burns and toxic shock

A cup of tea turned our life upside down: toxic shock

child safety, burns


Happy (belated) New Year.

You’ll notice we’ve not been very chatty recently. As much as we love Cahootsy we found that our real babies needed us more at the beginning of this year. An innocent cup of tea really turned our lives upside down.

We’re now back at work and it’s business as usual but felt it was important to share our story with other parents, in the hope this will help avoid a similar situation happening to someone else. Editor note: This does have a happy ending.

Just before Christmas our little girl pulled a cup of hot tea* over herself. The cup was on the kitchen counter and she just pushed her foot stool up to it and grabbed it. It was terrifying. She got badly burnt all over her body and spent a few days in hospital. She seemed to be recovering well.

* if this ever happens to you make sure you rip or cut the clothes off (don’t pull them over the head), get your child under a running shower of cool not cold water for 20 minutes and then wrap the area in cling film to keep it clean. Always call an ambulance. For official treatment check the NHS site – NHS Burns Care 

treating burns, child with burns


We then returned to hospital on New Years Eve for a routine dressing change when she developed Toxic Shock. Most of us associate this with tampons but it can just as easily happen through infection in the tiniest open wound. Still, its pretty rare – only 40 people a year in the UK are affected.

She displayed what everyone thought was signs of a tummy bug – throwing up, high temperature, headache and disorientation followed by diarrhoea. The important signs were a temperature that wouldn’t drop with the usual pain relief, and liquid that just wasn’t getting absorbed by her system. As a parent, be confident in your own instincts and never be afraid to insist on help or second opinions if something looks amiss in your child.

Toxic shock can be managed with early detection – blood test, blood pressure check, putting a patient on a fluid drip and administering antibiotics. But with late diagnosis it can lead to organ failure or even fatality. Our baby became critical and her organs began shutting down, and, in the space of 24 hours – on New Years Day – ended up on life support with a 50% chance of survival.

toxic shock symptoms, child with toxic shock

She never gave up and neither did the incredible NHS paediatric intensive care unit we were in.

As you know your child is utterly amazing. Our daughter, even under sedation, managed to perform her inimitable foot stamp. An act that gave us such joyful hope and was heart breaking at the same time. After endless Frozen sing-alongs, story reading, praying and huge amounts of positive energy from everyone around her she pulled through. Miraculously.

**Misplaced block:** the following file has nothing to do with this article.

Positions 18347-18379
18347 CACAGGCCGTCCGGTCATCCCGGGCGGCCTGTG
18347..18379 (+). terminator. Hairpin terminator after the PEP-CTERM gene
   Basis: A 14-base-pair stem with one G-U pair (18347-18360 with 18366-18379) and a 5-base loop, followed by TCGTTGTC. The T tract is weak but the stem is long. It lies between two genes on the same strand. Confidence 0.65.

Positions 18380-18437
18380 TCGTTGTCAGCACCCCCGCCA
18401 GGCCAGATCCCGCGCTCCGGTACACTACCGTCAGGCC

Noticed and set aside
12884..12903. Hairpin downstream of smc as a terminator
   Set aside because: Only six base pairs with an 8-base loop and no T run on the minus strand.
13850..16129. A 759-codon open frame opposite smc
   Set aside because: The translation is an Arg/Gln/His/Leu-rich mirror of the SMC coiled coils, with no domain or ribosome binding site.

Kids are incredibly resilient and she is now bouncing around like a relatively normal 3 year old. She’s doing remarkably well and, aside from scars that will fade over time and the relentless itching of healing skin, thankfully no lasting damage has been detected.

We have felt crushed, elated, angry, numb, dazed. Our wounds might take a little longer to heal but, as someone rightly told me, you heal once your child has healed. For anyone who’s watched their child suffer you’ll know what we’re talking about. For anyone who hasn’t we hope you never do.

If you have any questions feel free to email me personally at tarikam (at) cahootsy.com or add your comment below and I’ll do my best to answer them.


Useful sites for further reading:

Toxic Shock Syndrome Information Service http://www.tssis.com/

NHS Burns and Scalds http://www.nhs.uk/conditions/Burns-and-scalds/Pages/Introduction.aspx



Tarika Marshall – Co-founder

8 thoughts on “A cup of tea turned our life upside down: toxic shock

  1. Oh my Goodness. I am so sorry you’ve been through this experience. What a horrible time for you all but I am so glad you are all coming through this. Your advice is so good here. My little brother did this when he was younger and thankfully came out of it OK. I was always told to never remove the clothing as it can rip the skin away so am very thankful that I’ve read this. #MMWBH

    1. @wicked Thanks for your lovely message. Glad to hear your brother was okay. My husband was luckily able to rip the clothes off which the hospital said was a good thing. The NHS site recommends removing clothes but I think there are two schools of thought out there which makes it confusing. I guess it comes down to instinct at the time and you can’t blame yourself either way.

  2. The Mothers say – Firstly, we are so pleased that you have all come through this and we are really sorry to hear that this happened. Thank goodness your girl is OK and that the NHS were amazing. Your advice is brilliant and thank you for sharing the advice with us #MMWBH

  3. I am so sorry to hear what you have been through – my heart really goes out to you. I hope you don’t mind I have shared this post on the NCT branch Facebook group as I think it is important for other parents to read. I am very glad that your little girl is getting better now.

    1. Thanks for message and for sharing. If we can help anyone else out there avoid this then it would mean a lot. The cases for toxic shock through burns is on the rise and educating parents is the first step to helping manage it.

  4. A heartbreaking read but I’m so glad you shared it. We forget what our children can do (in terms of climbing and reaching) and toxic shock is rare indeed but I’m so glad you were in the right place when it happened. I’m relieved to hear your daughter recovered. You must have been in shock for some time. #beinspired

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